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The Fighting Nun in Rome and the Pope Pius XII Museum

I was privileged this afternoon [written October 26] to spend time with Sister Margherita Marchione, the so-called “fighting nun,” who has spent 50 years battling to defend the truth about the life and activity of Pope Pius XII, who reigned from 1939 to 1958, during the time of the Second World War.

Sister Margherita, who hails from Morristown, New Jersey, where she lives in Villa Walsh convent, in the motherhouse of her order, the Religious Teachers Filippini, is now 89, and will soon turn 90.

She told me she is feeling a bit tired, and she has a slight cold.

Today may actually mark a shift in the historical fortunes of Pope Pius.

Today, for the first time in recent years, the City of Rome, in the person of its mayor, took a public position in favor of the war-time pontiff, expressing support for a project of Sister Marchione to open in Rome a museum dedicated solely to Pope Pius XII.

“It is not my personal decision to make,” said the mayor of Rome, the Honorable Giovanni Alemanno, who was present for the presentation of the museum project. The presentation occurred in the Pinacoteca of the Capitoline Museum, which sits atop the Capitoline Hill in the very center of Rome.

“It will be up to the city council to decide,” he continued. “But I think we will rapidly have a response, and I would be very happy if we would make the decision and launch the museum within one year, as an additional jewel dedicated to the memory of Pope Pius XII.”

Why would the city council of Rome — which is, after all, a secular, not a religious, body — desire to honor Pope Pius XII, who is generally regarded in America and elsewhere as the controversial “silent Pope” who allegedly did not “speak out” against the Nazi persecution of the Jews?

Because the Romans are increasingly persuaded that the accusation against Pius is a calumny.

Because they are persuaded that Pope Pius not only saved the city of Rome from Allied and German bombardment, but also saved between 5,000 and 13,000 Jews in Rome from deportation by the Nazis in October 1943, by ordering Catholic monasteries, seminaries and convents to open their doors to Jewish refugees.

Indeed, the Vatican itself opened its own doors, and during 1943 and 1944, dozens and perhaps hundreds of Jews lived and slep inside the Vatican’s walls, out of the reach of deportation to concentration camps. (A precise, thoroughly documented study of who these Jewish refugees in the Vatican were is now being undertaken by the Vatican itself, under the supervision of Cardinal Raffaele Farina, chief librarian and archivist of the Vatican — the man in charge of the much-discussed Vatican secret archives — who sat next to me during Sister Marchione’s presentation, and who told me he has ordered the project to be completed “as soon as possible.”)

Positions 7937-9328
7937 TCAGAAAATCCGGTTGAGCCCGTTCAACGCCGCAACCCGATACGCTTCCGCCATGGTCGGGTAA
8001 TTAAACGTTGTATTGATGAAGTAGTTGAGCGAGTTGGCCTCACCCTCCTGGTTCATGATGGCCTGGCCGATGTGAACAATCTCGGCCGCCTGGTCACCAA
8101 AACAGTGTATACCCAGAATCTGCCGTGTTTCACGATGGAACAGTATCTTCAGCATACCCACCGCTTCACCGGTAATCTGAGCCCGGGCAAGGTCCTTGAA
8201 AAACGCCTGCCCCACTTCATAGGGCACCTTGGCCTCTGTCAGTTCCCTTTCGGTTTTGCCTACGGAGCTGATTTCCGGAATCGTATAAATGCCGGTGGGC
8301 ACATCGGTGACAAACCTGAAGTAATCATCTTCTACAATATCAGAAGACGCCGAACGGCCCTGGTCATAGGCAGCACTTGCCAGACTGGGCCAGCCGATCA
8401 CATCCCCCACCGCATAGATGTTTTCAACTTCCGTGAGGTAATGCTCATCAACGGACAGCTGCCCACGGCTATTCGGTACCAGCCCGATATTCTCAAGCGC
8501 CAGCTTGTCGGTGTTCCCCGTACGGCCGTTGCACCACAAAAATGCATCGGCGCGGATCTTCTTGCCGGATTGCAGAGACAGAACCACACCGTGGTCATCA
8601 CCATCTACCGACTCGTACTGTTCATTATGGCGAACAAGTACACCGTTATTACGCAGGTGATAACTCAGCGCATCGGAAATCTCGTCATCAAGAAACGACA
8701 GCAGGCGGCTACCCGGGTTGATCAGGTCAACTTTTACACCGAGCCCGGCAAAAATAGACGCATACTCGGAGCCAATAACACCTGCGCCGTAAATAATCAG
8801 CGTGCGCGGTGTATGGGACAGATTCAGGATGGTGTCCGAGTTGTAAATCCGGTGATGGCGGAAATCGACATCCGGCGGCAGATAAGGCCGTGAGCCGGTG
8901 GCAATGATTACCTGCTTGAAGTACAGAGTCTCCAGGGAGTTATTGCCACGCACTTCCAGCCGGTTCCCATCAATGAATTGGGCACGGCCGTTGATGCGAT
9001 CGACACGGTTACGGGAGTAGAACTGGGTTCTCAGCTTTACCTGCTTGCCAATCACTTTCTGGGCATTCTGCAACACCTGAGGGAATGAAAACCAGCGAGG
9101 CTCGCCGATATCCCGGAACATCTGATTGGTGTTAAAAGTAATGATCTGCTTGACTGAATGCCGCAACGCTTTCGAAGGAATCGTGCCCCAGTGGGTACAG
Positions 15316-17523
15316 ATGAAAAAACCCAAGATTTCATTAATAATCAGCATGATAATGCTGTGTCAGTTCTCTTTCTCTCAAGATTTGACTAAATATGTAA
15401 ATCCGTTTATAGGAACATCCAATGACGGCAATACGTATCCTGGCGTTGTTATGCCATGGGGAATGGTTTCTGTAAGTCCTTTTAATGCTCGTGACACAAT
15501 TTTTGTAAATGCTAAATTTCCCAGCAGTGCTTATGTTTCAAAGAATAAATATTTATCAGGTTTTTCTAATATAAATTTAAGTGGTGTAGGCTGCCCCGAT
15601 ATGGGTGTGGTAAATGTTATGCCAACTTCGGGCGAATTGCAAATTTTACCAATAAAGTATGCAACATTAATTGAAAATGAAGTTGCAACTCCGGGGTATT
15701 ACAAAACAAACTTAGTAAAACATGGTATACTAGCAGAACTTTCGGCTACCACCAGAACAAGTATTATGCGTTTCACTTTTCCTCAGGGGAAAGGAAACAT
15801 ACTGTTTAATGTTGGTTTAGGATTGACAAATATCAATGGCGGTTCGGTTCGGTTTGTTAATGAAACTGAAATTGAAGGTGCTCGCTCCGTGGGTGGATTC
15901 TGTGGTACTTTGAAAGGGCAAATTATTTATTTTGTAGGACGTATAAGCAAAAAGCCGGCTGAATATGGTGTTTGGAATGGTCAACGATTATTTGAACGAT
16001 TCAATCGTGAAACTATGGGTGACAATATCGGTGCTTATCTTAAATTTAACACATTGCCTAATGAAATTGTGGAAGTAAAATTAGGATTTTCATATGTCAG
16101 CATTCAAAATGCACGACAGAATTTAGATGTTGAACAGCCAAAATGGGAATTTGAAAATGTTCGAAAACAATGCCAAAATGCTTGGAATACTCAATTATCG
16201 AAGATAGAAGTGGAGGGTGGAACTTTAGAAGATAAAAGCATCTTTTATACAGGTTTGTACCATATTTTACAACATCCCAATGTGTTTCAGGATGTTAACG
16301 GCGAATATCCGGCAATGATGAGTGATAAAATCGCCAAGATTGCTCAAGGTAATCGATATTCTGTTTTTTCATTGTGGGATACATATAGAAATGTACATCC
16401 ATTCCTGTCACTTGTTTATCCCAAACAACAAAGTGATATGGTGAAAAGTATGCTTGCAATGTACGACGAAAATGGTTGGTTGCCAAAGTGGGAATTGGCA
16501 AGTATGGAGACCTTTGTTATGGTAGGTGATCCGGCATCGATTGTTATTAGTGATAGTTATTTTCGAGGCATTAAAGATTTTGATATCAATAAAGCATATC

“We owe Pius XII an eternal debt of gratitude,” said Roman Senator Stefano de Lillo. “Without Pius, the city of Rome we love would not be here today, not in the form that it is. It would have been razed to the ground by bombing. It was Pius who negotiated a special status for Rome of ‘open city,’ meaning it would not be bombed.”

De Lillo went on to say that Pius also made the key decisions which helped save the lives of many thousands of Roman Jews whom the Nazis decided to gather up and ship to concentration camps on October 16, 1943. Thousands fled to convents and monasteries, and found refuge for many months, until the end of the war, he said.

I myself have done research in this area — research I have regrettably been unable to complete due to lack of time and resources. But over the years I have managed to videotape conversations with Italian Jews who were living in Rome in 1943, and are still alive today, in their 80s or even their 90s. Each of the people I spoke with expressed gratitude to Pope Pius XII, on film, saying they owed their lives to the actions of Catholics who took them in that fateful day, after the Gestapo knocked on their door, and they fled, usually out the back, to places like the Lateran, for safe refuge. Two years ago I traveled to Israel to meet with the Jewish scholar, Michele Tagliacozzo, who lives on a kibbutz near Haifa, and has one of the most dramatic testimonies. He confirmed his appreciation of Pope Pius XII’s activity, to which he said he owed his own life, in more than four hours of video-taped conversation.

I turned my videotapes over to another facinating figure in this long battle over what is the truth about Pius XII, an American Jew from Queens, New York, named Gary Krupp. Along with his wife, Meredith, Krupp some years ago founded the “Pave the Way” Foundation to seek better understanding between Christians and Jews.

Krupp told me he originally was an opponent of Pius XII. Like so many others, he was fully persuaded that Pius was somehow a closet anti-Semite, somehow tacitly in favor of Hitler’s persecution of the Jews, somehow truly “Hitler’s Pope.”

Only when Krupp began to study the evidence — a good deal of it collected by Sister Marchione — did he change his view. He became convinced that an historical injustice of the highest order had been perpetrated against Pius.

“I changed my mind,” Gary repeated to me at dinner last night here in Rome.

Krupp handed me a volume of documents.

“These documents persuaded me,” he told me. “And I was not only persuaded, I was moved almost to outrage, that the Jewish community had failed to understand the debt of gratitude it owes this man. I can understand why many Jews feel this way, because I too used to feel this way. But the evidence — the evidence shows that Pope Pius, far from being Hitler’s Pope, was Hitler’s opponent, and took enormous risks to help Jews. And this I, as a Jew, cannot overlook, or forget.”

I asked Krupp what one, single document seemed to him most persuasive.

“That’s a difficult question,” he said. “There are so many. But take a look at this…”